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Trump picks Rudy Giuliani to meet with companies about cybersecurity

Former New York City mayor Rudy Giuliani arrives at Trump Tower, November 22, 2016 in New York City.
Getty Images
Former New York City mayor Rudy Giuliani arrives at Trump Tower, November 22, 2016 in New York City.

President-elect Donald Trump's administration will hold private industry meetings on cybersecurity preparedness, led by Rudy Giuliani, the transition team and Giuliani announced today, although important details on which companies may be involved are still unclear.

"The president-elect decided that he wanted to bring in, on a regular basis, the people in the private sector, the corporate leaders in particular, and thoughts leaders in the private sector, who are working on security for cyber, because we're so far behind," Giuliani said on Fox & Friends as he announced the initiative.

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Giuliani, who runs a security consulting firm, said on the show he would be in charge of coordinating the group. In a statement released today, the transition team said "it is contemplated" that the president-elect's team will hold meetings with "companies which have faced or are facing challenges similar to those facing the government and public entities today," including hacking and other security threats.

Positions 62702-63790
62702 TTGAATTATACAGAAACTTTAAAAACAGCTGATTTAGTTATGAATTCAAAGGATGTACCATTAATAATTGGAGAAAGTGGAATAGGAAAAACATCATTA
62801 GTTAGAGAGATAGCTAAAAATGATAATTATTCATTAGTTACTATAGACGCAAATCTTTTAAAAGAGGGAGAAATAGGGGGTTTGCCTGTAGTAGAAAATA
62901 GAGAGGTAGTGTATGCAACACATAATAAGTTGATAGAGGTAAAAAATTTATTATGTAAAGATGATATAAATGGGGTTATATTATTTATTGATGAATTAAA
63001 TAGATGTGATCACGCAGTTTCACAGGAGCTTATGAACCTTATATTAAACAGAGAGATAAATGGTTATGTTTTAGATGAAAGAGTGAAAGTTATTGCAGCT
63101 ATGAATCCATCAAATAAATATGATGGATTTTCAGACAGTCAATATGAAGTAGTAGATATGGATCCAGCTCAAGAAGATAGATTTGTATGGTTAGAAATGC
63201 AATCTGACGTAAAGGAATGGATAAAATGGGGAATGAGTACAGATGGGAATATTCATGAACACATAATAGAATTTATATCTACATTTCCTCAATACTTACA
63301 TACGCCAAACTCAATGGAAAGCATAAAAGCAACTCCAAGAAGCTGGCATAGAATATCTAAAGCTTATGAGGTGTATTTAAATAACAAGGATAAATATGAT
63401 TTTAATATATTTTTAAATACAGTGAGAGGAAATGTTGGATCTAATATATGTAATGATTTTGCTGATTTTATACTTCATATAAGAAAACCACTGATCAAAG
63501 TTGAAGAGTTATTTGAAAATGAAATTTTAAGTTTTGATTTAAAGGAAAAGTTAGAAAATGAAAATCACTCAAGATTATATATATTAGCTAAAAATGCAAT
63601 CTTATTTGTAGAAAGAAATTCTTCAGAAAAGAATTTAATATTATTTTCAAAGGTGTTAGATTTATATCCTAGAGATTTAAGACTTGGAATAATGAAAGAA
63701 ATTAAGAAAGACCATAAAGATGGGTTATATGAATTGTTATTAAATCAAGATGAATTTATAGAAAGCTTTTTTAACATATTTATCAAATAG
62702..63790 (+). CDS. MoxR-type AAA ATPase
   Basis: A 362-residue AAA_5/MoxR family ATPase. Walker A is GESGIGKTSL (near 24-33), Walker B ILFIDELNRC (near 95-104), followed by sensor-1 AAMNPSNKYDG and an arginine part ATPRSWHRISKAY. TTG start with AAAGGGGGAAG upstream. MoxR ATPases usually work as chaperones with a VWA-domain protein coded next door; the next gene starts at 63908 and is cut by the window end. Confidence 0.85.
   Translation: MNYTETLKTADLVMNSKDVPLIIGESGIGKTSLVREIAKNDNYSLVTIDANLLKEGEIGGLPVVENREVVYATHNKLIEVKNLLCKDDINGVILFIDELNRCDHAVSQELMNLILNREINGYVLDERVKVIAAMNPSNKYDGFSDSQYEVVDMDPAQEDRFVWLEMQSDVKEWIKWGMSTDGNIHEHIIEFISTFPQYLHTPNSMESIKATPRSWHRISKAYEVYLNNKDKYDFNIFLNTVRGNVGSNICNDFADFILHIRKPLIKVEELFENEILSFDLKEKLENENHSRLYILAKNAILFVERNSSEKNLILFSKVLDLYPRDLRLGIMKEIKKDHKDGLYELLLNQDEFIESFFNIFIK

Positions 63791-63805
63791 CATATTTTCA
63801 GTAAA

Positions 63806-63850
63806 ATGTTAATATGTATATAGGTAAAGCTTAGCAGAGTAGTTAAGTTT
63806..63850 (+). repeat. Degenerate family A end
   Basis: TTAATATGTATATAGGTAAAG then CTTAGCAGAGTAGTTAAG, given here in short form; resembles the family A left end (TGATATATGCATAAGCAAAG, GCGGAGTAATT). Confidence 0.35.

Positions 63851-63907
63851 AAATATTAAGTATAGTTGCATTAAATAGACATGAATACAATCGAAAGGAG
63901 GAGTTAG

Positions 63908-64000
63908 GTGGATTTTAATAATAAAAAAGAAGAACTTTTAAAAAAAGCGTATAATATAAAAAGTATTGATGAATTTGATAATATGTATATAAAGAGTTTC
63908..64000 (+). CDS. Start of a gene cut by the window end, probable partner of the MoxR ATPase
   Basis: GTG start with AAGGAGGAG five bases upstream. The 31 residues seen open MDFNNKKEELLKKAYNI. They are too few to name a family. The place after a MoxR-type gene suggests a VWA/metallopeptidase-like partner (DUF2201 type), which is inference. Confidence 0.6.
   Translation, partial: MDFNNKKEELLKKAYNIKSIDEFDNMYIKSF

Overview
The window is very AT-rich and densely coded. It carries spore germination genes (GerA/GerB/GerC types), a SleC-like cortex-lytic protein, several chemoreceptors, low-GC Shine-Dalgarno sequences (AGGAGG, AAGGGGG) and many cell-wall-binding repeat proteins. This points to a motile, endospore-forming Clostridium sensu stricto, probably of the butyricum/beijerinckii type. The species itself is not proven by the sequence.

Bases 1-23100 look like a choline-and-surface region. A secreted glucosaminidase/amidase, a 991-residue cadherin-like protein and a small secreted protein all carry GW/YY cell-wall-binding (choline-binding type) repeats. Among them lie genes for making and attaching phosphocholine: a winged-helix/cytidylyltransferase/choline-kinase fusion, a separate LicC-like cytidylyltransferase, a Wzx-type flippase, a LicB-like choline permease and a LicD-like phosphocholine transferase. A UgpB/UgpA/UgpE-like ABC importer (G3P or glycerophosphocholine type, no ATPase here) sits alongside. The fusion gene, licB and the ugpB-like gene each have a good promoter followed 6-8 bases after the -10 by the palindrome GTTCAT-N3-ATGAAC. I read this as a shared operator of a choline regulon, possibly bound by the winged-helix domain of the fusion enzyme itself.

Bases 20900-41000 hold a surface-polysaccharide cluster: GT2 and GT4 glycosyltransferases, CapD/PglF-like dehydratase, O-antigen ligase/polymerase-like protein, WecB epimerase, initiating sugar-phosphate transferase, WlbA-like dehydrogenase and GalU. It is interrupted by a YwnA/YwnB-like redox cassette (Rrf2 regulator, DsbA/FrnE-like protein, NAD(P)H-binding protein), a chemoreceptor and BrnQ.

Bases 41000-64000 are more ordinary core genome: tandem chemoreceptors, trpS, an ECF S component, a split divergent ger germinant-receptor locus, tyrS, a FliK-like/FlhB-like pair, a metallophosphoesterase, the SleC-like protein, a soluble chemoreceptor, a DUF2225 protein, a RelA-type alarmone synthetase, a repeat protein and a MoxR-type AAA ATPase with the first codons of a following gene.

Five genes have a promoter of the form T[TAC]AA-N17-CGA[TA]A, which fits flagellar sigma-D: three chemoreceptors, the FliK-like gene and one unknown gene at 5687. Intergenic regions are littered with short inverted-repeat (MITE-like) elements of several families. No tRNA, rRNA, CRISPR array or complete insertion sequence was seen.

The details on when the group may meet also haven't been sketched out. The transition team announced only that the "attendees may or may not change from session to session," although the group's agenda would. While Giuliani's TV announcement seemed to say the group would be made up of security companies, the transition team announcement suggested it could include companies that have themselves been targets.

"The President-elect's intent is to obtain experiential and anecdotal information from each executive on challenges faced by his/her company, how the company met the challenges, approaches which were productive or successful, and those which were not," according to the statement.

Trump, meanwhile, continues to face questions about hacking from Russia meant to interfere with the US election. After being criticized for not accepting the US intelligence community's view that Russia interfered with the election to damage Hillary Clinton's campaign, this week, after receiving an intelligence briefing on the matter, he seemed to come around, saying, "Russia, China, other countries, outside groups and people" are involved in hacking in the US.